Hampden bomber is brought back to life at Cosford

From the Royal Air Force Museum Cosford Facebook page:

The aircraft now has all four fuselage components fully assembled, attached and painted in its original 144 Squadron colour scheme and serial number. It’s been a labour of love for one of the Museum’s skilled Aircraft Technicians who has built a large section of the aircraft from scratch using original Handley Page pre-production drawings from the late 1930s and where possible, measurements taken from the partial wreckage remaining from the original aircraft. And it won’t be long before aviation fans can catch a glimpse of the Hampden, as it goes on show during the Museum’s Conservation Centre Open Week taking place 12-18 November.
The Museum’s Hampden, serial number P1344, is one of only three examples of the type remaining and was recovered from a crash site in northern Russia in 1991 and acquired by the RAF Museum. The night it was shot down (5 September 1942), the aircraft was one of nine aircraft lost out of 32 that departed Sumburgh, Shetland Islands, heading to northern Russia to provide protection for the Arctic Convoys; a costly night in terms of both human and aircraft loss. Three crew members died, two survived and become prisoners of war and the aircraft suffered significant damage. The wreckage lay on the Kola Peninsula, Northern Russia undiscovered for almost half a century, but now the British twin-engine medium bomber of the Royal Air Force is being lovingly brought back to life.
Since it was last viewed by the public some 12 months ago, restoration on the badly damaged airframe has progressed significantly and the unmistakable Hampden silhouette can now be seen. Damage to the tailboom was structurally too much to repair and a new tail was built in-house. Within the last few weeks this newly constructed section has been painted by the Museum’s Surface Finish Technician and attached to the original rear fuselage which still bears the marks of bullet holes from the night it was fatally shot down. Adding the tailplane, which is 30-40% original, and the newly constructed forward fuselage, the RAF Museum Cosford aircraft is one of only two Hampden’s worldwide, with the other on display in the Canadian Museum of Flight, Vancouver and a nose section in East Kirkby, UK.

Southern California CAF unit begins work on the P-47

Back in March, the Commemorative Air Force unit located in Southern California received the damaged P-47 to restore to airworthiness. Some initial work was done to restore it to flight but a lot more work needs to be done. Details on the aircraft can be found here: https://www.cafsocal.com/another-thoroughbred-for-the-stable/


Hawker Typhoon RB396 Restoration News

On 17th November 2017, the funds cleared for what was the project’s most expensive purchase to date. In time for the first Open Day at the new base, the team had acquired what is thought to be the only genuine four blade Typhoon/Tempest spinner in existence, and shortly afterwards from the same source, a complete rear empennage, tail unit and rudder was made available to the project. The cost of these parts far exceeded the available bank balance, and so, at risk of loosing the parts the Trustees took the decision to ask the Supporters’ Club for help.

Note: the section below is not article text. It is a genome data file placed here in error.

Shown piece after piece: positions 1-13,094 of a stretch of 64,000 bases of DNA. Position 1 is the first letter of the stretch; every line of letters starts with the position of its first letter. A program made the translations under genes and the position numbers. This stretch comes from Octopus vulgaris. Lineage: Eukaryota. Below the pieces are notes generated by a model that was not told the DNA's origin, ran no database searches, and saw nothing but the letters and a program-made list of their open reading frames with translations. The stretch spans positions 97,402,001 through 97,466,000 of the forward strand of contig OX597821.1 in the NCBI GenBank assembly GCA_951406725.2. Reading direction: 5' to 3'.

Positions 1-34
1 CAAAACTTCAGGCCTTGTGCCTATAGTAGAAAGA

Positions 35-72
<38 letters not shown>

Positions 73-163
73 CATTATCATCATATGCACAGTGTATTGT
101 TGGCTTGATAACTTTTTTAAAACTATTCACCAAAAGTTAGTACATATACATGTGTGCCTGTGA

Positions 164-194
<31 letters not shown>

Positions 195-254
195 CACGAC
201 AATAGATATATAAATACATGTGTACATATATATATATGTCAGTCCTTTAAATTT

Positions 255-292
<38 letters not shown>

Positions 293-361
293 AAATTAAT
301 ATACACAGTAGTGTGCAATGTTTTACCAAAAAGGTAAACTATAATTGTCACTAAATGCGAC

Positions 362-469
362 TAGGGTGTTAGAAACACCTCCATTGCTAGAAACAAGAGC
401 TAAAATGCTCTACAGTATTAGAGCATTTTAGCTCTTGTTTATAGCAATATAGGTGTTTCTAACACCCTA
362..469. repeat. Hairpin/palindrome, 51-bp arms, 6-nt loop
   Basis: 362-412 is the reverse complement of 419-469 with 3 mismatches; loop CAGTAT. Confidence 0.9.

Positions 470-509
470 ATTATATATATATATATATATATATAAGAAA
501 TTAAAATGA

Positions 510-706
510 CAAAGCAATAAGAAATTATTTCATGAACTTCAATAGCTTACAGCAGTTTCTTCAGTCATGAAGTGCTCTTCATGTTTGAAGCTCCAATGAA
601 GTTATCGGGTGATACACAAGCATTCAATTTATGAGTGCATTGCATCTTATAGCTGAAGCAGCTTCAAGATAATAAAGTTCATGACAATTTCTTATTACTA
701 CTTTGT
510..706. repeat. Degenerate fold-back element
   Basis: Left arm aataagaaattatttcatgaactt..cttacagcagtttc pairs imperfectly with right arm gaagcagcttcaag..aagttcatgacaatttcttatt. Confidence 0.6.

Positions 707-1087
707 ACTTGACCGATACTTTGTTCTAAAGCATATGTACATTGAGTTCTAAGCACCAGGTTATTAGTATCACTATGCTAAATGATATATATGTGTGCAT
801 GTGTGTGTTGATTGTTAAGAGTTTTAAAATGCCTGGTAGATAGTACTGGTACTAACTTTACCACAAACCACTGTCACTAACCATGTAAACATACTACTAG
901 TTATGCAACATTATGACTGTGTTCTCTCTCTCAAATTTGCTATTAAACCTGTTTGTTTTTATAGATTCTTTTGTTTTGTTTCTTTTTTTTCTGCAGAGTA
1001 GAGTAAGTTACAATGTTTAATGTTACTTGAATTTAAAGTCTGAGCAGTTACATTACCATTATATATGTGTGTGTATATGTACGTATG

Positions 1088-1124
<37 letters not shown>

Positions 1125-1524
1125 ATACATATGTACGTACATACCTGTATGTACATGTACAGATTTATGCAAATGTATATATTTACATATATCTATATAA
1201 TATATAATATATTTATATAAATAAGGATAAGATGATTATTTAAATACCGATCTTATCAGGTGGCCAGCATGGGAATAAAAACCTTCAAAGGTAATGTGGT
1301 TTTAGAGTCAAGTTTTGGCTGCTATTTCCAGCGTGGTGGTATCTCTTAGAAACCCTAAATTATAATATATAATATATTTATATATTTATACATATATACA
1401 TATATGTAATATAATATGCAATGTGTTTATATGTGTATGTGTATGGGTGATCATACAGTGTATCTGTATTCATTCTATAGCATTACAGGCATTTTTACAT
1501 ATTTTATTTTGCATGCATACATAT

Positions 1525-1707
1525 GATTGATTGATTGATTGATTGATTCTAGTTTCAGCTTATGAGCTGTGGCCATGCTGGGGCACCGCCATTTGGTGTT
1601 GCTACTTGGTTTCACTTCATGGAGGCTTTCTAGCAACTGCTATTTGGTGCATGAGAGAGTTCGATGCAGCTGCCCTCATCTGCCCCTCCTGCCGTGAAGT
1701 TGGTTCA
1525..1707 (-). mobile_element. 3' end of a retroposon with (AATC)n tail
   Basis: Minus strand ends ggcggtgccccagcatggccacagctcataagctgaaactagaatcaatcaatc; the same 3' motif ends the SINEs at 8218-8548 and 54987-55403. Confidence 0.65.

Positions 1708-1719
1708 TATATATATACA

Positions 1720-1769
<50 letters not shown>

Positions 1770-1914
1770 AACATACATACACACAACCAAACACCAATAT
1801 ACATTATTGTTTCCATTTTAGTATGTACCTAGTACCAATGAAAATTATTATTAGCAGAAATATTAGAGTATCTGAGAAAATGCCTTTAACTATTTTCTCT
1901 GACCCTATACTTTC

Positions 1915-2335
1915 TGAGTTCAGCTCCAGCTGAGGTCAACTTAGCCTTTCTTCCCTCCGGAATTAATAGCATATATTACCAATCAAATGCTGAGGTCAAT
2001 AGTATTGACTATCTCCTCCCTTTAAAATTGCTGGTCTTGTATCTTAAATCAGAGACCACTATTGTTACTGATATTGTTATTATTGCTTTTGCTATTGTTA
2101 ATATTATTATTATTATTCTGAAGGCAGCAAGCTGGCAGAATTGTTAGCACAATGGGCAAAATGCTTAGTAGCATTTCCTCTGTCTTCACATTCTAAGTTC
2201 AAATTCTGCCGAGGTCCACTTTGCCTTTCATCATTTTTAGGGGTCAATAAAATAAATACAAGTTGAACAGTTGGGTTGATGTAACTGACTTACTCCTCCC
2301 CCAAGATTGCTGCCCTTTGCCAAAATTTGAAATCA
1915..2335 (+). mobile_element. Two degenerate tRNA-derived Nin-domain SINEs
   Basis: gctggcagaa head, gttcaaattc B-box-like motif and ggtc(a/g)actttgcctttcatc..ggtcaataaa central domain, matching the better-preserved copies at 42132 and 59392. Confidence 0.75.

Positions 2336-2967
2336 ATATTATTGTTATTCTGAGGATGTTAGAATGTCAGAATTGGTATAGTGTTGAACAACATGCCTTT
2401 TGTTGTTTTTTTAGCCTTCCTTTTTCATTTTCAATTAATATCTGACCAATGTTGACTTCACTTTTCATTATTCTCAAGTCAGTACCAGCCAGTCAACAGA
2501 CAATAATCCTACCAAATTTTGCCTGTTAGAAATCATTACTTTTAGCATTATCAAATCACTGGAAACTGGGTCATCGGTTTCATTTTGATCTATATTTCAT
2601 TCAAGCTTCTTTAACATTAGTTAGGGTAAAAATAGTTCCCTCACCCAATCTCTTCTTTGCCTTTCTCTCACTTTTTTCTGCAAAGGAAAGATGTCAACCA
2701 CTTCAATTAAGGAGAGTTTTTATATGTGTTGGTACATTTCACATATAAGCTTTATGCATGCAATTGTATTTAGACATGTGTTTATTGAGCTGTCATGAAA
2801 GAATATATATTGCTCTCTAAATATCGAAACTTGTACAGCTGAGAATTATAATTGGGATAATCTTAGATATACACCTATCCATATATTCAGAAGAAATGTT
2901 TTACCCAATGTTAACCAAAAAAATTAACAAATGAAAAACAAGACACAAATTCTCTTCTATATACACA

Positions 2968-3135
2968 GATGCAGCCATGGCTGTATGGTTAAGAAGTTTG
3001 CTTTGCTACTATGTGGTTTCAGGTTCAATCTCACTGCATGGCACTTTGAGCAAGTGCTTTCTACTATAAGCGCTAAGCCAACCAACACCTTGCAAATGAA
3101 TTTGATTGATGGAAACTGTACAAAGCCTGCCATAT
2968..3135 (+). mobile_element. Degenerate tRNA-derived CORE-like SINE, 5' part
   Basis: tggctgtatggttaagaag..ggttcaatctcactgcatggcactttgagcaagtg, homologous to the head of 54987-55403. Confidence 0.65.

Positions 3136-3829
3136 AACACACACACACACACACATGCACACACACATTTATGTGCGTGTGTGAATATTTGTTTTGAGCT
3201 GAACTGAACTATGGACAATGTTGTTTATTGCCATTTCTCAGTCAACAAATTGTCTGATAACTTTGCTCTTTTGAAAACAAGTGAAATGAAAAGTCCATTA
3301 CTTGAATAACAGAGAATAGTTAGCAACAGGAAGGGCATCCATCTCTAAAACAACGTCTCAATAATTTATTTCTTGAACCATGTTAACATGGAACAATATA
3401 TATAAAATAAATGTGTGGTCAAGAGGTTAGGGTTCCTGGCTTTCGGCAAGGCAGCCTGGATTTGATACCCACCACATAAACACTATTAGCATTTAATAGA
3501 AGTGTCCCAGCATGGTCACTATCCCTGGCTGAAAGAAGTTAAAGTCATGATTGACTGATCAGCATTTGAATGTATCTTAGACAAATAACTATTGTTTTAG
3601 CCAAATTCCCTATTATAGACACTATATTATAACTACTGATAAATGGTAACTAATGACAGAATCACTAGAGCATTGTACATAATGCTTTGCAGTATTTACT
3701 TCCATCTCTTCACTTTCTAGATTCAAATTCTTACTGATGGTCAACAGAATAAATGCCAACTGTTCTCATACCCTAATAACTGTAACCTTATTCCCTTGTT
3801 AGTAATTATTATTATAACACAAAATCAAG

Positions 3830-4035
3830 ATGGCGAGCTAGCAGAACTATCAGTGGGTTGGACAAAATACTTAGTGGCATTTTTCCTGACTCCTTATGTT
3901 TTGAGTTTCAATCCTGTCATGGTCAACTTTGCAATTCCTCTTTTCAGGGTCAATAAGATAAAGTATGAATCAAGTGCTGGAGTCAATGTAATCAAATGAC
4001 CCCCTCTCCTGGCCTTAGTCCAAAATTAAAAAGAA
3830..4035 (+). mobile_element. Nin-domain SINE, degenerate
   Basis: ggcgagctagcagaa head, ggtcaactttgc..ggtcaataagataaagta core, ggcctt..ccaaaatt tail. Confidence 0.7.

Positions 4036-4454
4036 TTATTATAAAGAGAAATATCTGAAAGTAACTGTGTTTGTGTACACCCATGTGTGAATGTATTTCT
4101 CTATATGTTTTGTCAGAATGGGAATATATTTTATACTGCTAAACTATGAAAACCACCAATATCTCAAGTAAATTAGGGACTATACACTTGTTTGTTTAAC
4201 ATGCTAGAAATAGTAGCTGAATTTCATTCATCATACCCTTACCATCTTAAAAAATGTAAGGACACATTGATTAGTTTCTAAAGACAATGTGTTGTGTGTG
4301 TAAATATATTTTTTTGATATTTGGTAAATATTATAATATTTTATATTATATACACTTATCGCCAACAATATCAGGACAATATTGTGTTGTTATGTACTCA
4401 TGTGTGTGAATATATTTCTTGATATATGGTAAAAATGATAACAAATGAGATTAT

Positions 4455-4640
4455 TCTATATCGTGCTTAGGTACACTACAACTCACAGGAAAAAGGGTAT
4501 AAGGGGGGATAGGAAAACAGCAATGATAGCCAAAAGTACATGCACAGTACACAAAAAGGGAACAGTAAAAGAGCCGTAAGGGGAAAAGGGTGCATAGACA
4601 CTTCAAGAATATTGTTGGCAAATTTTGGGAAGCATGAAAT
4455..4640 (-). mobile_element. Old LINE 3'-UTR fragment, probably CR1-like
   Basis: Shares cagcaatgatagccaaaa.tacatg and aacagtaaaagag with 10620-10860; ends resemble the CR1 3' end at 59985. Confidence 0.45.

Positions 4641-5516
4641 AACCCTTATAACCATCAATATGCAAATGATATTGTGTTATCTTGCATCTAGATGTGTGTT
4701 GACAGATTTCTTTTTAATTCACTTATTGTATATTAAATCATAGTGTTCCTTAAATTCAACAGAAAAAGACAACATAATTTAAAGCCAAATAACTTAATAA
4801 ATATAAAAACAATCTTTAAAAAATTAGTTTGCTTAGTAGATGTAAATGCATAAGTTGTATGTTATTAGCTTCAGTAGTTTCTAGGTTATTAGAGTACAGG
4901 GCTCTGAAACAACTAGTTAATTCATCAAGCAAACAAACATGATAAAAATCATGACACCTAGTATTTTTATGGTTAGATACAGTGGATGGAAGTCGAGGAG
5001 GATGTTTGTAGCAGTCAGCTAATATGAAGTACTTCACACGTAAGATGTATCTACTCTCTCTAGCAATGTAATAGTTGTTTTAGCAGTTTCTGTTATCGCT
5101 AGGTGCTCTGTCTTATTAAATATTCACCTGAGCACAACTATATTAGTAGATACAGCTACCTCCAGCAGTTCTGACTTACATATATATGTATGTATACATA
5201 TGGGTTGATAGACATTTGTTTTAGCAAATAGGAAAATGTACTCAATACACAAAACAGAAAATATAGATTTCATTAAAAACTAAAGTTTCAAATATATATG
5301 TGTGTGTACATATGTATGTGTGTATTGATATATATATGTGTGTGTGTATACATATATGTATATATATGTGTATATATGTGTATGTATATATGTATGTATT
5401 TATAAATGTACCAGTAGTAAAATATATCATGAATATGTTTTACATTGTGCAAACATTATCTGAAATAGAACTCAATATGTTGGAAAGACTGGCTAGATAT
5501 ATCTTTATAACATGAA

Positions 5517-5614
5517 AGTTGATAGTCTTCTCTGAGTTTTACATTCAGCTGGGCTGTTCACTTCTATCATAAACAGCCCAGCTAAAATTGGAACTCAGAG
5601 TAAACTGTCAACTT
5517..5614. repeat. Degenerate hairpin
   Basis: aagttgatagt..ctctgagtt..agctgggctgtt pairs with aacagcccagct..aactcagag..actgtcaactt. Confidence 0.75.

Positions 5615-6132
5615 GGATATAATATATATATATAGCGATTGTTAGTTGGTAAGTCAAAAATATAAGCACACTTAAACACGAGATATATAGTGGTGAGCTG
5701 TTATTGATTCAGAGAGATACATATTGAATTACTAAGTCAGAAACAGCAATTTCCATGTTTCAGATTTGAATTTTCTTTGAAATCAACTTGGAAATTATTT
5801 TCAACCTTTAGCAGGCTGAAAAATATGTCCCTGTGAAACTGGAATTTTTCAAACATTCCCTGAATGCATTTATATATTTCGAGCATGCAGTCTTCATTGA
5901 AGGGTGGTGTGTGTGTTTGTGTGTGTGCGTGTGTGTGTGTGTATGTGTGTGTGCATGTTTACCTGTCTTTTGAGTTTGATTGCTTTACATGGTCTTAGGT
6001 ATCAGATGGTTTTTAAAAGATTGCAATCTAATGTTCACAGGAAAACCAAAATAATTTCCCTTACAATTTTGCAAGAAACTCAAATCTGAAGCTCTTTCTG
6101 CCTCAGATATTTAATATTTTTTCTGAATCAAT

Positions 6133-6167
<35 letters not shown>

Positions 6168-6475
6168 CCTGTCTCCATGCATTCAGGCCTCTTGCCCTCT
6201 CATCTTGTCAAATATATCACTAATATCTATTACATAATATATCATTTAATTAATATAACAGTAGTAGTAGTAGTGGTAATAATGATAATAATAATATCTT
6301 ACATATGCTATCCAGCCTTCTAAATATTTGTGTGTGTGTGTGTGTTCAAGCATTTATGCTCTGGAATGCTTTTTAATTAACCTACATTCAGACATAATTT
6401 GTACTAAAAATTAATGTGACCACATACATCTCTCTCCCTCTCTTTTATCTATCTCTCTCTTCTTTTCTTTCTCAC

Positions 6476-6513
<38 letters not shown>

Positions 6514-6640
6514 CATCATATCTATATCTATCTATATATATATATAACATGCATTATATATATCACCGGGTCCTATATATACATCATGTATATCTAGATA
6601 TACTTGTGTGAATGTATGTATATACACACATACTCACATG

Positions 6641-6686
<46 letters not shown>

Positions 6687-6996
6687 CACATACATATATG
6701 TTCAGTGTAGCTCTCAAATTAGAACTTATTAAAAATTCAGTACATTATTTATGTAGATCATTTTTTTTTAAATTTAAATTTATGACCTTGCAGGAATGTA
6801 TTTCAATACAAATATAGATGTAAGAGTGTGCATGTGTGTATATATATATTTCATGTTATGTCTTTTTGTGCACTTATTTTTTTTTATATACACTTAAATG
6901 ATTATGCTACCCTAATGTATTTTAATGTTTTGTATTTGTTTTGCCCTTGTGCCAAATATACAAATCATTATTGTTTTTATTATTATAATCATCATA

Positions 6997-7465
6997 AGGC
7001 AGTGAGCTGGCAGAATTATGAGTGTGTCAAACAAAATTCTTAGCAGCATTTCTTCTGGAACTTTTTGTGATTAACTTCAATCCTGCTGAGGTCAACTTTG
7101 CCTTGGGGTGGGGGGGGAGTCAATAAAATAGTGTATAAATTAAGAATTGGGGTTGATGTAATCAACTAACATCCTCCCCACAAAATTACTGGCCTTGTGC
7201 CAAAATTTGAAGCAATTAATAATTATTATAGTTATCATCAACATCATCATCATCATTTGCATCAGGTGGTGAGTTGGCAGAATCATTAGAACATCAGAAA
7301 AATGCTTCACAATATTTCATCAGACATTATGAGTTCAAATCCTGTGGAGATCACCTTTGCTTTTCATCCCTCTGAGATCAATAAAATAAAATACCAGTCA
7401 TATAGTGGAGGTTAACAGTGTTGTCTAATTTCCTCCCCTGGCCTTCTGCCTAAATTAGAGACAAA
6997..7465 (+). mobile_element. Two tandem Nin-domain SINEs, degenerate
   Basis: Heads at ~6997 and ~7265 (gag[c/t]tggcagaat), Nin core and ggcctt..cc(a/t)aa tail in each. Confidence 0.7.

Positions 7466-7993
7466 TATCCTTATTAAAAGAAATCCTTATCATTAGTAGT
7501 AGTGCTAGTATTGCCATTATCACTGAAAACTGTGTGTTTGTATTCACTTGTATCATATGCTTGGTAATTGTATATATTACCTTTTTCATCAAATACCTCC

On Tuesday 7th November the Trustees launched their appeal to the members of the Supporters’ Club, which now numbers around 650 and growing. Hoping initially to raise a deposit of £10,000 + VAT in order to secure the parts, the appeal has now raised over £75,000 in one week, with this amount still increasing. Such was the generosity shown by members of the Club, with one member providing over £50,000 and many others donating two, three and four figure sums, that the parts were purchased outright, with a large surplus, and are due to be collected later this month. A number of other items were also purchased, including a complete anti shimmy tail wheel set up, and the tail wheel doors.

These large sections, actually from a Tempest II, will significantly advance the project and will bring about a huge saving in both time and more importantly money, when it comes to the rebuild – which could now physically start as early as Q1 or 2 of 2018, subject to funding. The rear empennage is actually a Typhoon part number, showing that it was removed from the Typhoon production line, in order to become part of a Tempest II, whilst the tail unit only requires minor modifications for it to also “become” Typhoon. The rudder, which has already been rebuilt to airworthy standards, also only requires minor modification to be made suitable for RB396, so it is quite likely that the rudder will be the first airworthy component to be completed for the project.

The next target with regard to specific fundraising, is to raise sufficient funds in order to commence the physical build. A number of other factors must be completed first, but significant strides are being made in the right direction for this to soon become a reality.